CONFERENCE PROCEEDING
International cooperation for improving research in the field of tobacco control
Israel Agaku 1  
 
 
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Office on Smoking and Health, CDC, USA
CORRESPONDING AUTHOR
Israel Agaku   

Office on Smoking and Health, CDC, USA
Publish date: 2018-06-13
 
Tob. Prev. Cessation 2018;4(Supplement):A89
KEYWORDS
ABSTRACT
Background: The activity of tobacco companies in any one country can potentially be felt globally (e.g., internet-based marketing activities, for which U.S cigarette manufacturers spent $27 million in 2015). The uniqueness of certain regions’ markets (e.g., heat-not-burn or other emerging products), or tobacco control experiences, further underscores the importance of shared learning for a more pre-emptive tobacco control strategy.

Approach:
Opportunities exist to share data, expertise, experiences, and training/ mentorship opportunities. These could include initiating multi-institutional studies, joint sponsorship/funding of major research, or sharing/disseminating opportunities for fellowships, and visiting scholar programs. Collaborations could be between individuals, academic institutions, or governmental agencies in relation to research, surveillance, and programmatic activities. Inter-disciplinary collaborations can deepen our understanding of the clinical, social, economic, and behavioral aspects of tobacco use and its consequences.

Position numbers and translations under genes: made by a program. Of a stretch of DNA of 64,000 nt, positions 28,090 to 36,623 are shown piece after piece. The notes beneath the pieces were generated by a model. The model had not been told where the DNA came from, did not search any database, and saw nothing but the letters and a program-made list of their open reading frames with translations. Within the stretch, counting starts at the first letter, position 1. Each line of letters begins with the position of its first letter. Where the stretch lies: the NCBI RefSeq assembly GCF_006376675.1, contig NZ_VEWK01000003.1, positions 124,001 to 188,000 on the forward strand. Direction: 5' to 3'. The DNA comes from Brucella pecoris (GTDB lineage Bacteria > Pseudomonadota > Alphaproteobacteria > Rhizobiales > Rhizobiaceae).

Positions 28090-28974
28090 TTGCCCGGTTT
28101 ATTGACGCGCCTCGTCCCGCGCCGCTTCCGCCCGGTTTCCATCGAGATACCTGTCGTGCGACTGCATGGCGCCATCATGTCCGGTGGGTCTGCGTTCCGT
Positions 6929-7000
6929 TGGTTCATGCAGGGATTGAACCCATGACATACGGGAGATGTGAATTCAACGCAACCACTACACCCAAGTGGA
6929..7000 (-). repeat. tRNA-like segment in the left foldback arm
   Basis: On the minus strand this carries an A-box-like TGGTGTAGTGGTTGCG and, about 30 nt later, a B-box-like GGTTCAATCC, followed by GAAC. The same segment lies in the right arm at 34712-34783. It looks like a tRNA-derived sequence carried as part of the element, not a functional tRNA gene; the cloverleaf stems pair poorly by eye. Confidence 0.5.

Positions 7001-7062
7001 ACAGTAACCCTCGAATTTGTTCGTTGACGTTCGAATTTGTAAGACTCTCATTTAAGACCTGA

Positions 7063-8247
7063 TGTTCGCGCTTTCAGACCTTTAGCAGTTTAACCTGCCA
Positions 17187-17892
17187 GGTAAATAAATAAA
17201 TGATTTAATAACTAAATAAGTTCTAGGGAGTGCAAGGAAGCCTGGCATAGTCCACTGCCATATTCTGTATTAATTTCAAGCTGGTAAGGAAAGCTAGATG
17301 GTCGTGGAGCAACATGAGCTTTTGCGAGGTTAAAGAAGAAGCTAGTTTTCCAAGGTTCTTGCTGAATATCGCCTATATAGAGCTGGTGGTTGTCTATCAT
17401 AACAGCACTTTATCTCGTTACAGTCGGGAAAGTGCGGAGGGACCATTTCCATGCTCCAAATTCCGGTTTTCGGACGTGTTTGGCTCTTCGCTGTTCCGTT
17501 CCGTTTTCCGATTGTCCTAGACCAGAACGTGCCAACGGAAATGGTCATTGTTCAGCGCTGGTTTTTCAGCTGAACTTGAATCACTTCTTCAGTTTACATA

Potential outcomes:
Collaborations can result in greater efficiency and more pre-emptive tobacco control strategies, as mistakes can be avoided and successes replicated without “re-inventing the wheel”. Scientifically, international cooperation can help in standardizing outcomes and measures in surveillance and research studies to facilitate comparability of results.

Conclusions:
The fast evolving tobacco control landscape, and the global burden of tobacco use underscore the importance of an integrated tobacco prevention and control appraoch.
eISSN:2459-3087